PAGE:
Savi's family includes his son Amrit, wife Chetna, and daughter Simran.

The effects of climate change have been front-page news lately. Are you currently accelerating any eco-centric innovations? 

The environmental benefit is a huge part of why we’re working with molded fiber. HP’s 3D printing technology is enabling an entirely new way to make custom packaging that’s cost-effective, fast to produce, and eco-friendly. It minimizes single-use plastics by replacing them with something that is completely biodegradable. Molded fiber pulp can be made of anything — newspaper, bamboo, jute. That’s the cool thing about it.  

You’ve been working in Silicon Valley for over 30 years. What changes have you seen in the culture?

I’ve seen the culture change in good ways and bad.  For some people, it's just about the money and I think that’s unhealthy. I always thought it was about creating, inventing, and solving big problems that have an impact on the world. Of course there are financial rewards that come with that, but that wasn’t the only point. A positive thing that I’ve seen is more and more people are coming into entrepreneurship because the cost of creating a new business has gone down. It’s much easier to start a business than it ever was. I love that there’s this tremendous energy to become an entrepreneur, to create and build something. 


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And a lot of those new entrepreneurs represent a wider variety of backgrounds. What do you think about the recent DEI efforts that have been implemented to benefit those rising entrepreneurs?

Candidly, I think there’s a long way to go. I don’t think we in Silicon Valley look hard enough to find the talent or do nearly enough to nurture it and bring the best out of it. It doesn't take a genius to figure out that talent doesn’t care what you look like or where you come from. It’s equally sprinkled around every community. Silicon Valley still has this idea of the “superhero,” “the genius.” That, I think, has been negative for women, minorities, and foreigners because there’s a picture of what that person looks like, and it isn’t us. At HP, there are genuine efforts to improve things, but it’s slow. Change is slow.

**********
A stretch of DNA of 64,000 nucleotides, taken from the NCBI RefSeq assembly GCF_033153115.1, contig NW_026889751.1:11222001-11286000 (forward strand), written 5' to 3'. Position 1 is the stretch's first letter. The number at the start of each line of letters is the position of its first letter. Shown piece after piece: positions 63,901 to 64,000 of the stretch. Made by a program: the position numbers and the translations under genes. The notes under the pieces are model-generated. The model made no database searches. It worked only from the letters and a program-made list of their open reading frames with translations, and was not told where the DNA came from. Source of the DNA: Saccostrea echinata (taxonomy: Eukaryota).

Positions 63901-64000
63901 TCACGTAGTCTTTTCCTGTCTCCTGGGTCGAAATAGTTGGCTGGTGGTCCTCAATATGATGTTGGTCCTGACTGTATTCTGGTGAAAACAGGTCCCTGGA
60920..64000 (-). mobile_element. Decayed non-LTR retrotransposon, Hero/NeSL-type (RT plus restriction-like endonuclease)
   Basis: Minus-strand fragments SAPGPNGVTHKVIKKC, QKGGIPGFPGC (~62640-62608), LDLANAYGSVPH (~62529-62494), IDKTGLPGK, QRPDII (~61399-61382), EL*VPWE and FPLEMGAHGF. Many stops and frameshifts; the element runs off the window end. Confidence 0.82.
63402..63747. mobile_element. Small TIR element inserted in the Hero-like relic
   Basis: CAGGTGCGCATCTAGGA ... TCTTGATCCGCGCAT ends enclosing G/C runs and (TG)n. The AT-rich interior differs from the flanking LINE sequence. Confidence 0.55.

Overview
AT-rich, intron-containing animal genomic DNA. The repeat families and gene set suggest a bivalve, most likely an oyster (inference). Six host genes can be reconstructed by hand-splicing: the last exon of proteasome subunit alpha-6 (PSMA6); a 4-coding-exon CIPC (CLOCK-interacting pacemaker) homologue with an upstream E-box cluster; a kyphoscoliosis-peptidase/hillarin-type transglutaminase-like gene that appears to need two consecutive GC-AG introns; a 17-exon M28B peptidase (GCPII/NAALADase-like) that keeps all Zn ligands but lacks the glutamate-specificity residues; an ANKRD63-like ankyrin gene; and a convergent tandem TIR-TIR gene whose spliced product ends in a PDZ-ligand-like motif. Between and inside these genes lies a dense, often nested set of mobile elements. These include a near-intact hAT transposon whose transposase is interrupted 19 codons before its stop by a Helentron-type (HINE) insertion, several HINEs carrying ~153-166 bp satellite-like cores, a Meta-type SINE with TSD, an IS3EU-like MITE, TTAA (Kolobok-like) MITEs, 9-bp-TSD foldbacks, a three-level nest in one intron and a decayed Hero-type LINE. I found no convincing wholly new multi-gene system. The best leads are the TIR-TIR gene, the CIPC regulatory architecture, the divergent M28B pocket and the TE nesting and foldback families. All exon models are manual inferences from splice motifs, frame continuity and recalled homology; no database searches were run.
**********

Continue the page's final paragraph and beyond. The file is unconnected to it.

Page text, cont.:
Does the Sikh concept Chardi Kala, or “eternal optimism,” affect how you view that change? What impact does it have on your work and your daily life?

Literally, it means “rising spirit” — keep your spirit positive and optimistic. I think that’s especially important when bad things happen. It makes you look for the positive, for the opportunity. When Asian hate crimes were happening, I was going: “What can we do to support? What can we do to help?” I started thinking that maybe that’s where the “optimism” comes in. These experiences can make Asian groups better connected to each other, where they weren’t as connected before. 

I had incidents in San Francisco after 9/11 when I had a lot of stuff said to me in elevators or while I was walking around downtown. Many of these people had never interacted with a Sikh before. I thought maybe that’s the opportunity — for them to remember how I reacted to that barb or offensive comment. Maybe that will create a positive impression of what they think of Sikhs. 

There’s always challenges. You turn them into positive energy. You turn them into things you can focus on that are helpful and that move things forward.